In essence, Lewandowski argues his rights under the Fifth and Fourteenth Amendments to the United States Constitution were violated when Judge Flemmer appointed him as personal representative for his children's estates and subsequently removed him. He also asserts Judge Flemmer violated his rights when he failed "to bring forth a proper lawsuit" for the benefit of his children's estates. For these actions, Lewandowski seeks $2 million in damages. Docket 1, Compl. ¶ 9. Lewandowski also seeks a declaratory judgment that Judge Flemmer lacked jurisdiction over the probate and an order enjoining the probate of his children's estates.

I. The Statute of Limitations has Lapsed

Judge Flemmer asserts the statute of limitations on Lewandowski's claim has lapsed. There is no time limitation specified in 42 U.S.C. § 1983. State limitations periods are to be borrowed where it may be done consistently with federal law. 42 U.S.C. § 1988. South Dakota has a three-year statute of limitations for actions arising under the federal civil rights statutes. See SDCL 15-2-15.2 ("Any action brought under the federal civil rights statutes may be commenced only within three years after the alleged constitutional deprivation occurred."). The face of Lewandowski's complaint establishes that the "alleged constitutional deprivation" occurred in October 2006 at the latest, when Judge Flemmer removed Lewandowski as personal representative of the estates of Travis and Tiffany Lewandowski. This action was commenced in July 2010, when Lewandowski filed his complaint. Accordingly, this action is time barred and the complaint is dismissed.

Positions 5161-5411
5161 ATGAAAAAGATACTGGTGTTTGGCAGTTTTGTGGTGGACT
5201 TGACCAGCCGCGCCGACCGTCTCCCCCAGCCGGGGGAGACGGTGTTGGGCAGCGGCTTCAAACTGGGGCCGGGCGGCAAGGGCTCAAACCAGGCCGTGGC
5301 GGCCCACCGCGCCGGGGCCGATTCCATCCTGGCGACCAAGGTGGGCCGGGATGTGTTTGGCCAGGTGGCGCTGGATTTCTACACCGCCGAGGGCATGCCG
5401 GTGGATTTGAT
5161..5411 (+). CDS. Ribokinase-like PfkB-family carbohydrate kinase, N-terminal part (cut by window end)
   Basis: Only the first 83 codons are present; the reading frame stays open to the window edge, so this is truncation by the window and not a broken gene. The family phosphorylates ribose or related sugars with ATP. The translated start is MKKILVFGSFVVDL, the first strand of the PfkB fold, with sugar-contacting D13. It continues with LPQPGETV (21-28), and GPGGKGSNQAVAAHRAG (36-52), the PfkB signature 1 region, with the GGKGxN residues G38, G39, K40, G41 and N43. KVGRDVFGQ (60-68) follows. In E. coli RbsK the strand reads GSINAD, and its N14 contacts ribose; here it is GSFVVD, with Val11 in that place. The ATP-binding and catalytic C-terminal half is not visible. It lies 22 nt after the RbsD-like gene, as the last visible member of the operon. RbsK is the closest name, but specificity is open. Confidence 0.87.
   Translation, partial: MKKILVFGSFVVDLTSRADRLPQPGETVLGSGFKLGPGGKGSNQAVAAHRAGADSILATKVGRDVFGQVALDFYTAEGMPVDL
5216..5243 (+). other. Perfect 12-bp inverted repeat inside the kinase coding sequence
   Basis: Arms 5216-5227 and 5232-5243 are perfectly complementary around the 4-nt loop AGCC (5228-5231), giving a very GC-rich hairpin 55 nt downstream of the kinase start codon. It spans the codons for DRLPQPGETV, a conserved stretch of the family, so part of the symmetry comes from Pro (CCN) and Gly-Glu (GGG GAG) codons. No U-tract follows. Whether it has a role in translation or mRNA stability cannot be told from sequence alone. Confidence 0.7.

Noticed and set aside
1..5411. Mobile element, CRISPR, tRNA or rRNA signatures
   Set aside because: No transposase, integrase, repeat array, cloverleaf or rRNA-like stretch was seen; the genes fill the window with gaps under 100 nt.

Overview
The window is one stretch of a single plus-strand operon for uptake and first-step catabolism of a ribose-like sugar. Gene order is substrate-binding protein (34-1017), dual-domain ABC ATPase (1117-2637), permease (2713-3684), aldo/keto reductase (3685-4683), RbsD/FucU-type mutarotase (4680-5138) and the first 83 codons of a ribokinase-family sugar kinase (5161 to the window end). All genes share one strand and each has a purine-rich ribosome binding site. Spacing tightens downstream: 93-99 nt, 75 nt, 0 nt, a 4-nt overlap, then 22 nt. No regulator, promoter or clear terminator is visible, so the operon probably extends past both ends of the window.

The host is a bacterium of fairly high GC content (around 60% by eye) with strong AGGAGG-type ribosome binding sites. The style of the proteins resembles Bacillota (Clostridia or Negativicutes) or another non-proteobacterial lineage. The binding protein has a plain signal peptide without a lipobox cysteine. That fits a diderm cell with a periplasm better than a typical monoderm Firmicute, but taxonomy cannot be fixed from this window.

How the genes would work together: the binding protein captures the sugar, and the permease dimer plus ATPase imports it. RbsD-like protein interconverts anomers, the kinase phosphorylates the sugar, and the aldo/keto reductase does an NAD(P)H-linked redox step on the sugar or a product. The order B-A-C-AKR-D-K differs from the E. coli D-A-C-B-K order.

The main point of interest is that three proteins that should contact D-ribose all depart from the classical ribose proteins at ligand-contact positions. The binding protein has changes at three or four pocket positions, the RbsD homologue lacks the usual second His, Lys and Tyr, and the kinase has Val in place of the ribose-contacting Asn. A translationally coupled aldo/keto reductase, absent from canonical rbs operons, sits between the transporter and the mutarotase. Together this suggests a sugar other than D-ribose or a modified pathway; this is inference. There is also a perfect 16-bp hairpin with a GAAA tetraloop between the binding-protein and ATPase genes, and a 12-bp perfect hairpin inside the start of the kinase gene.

II. Judge Flemmer is protected by Sovereign Immunity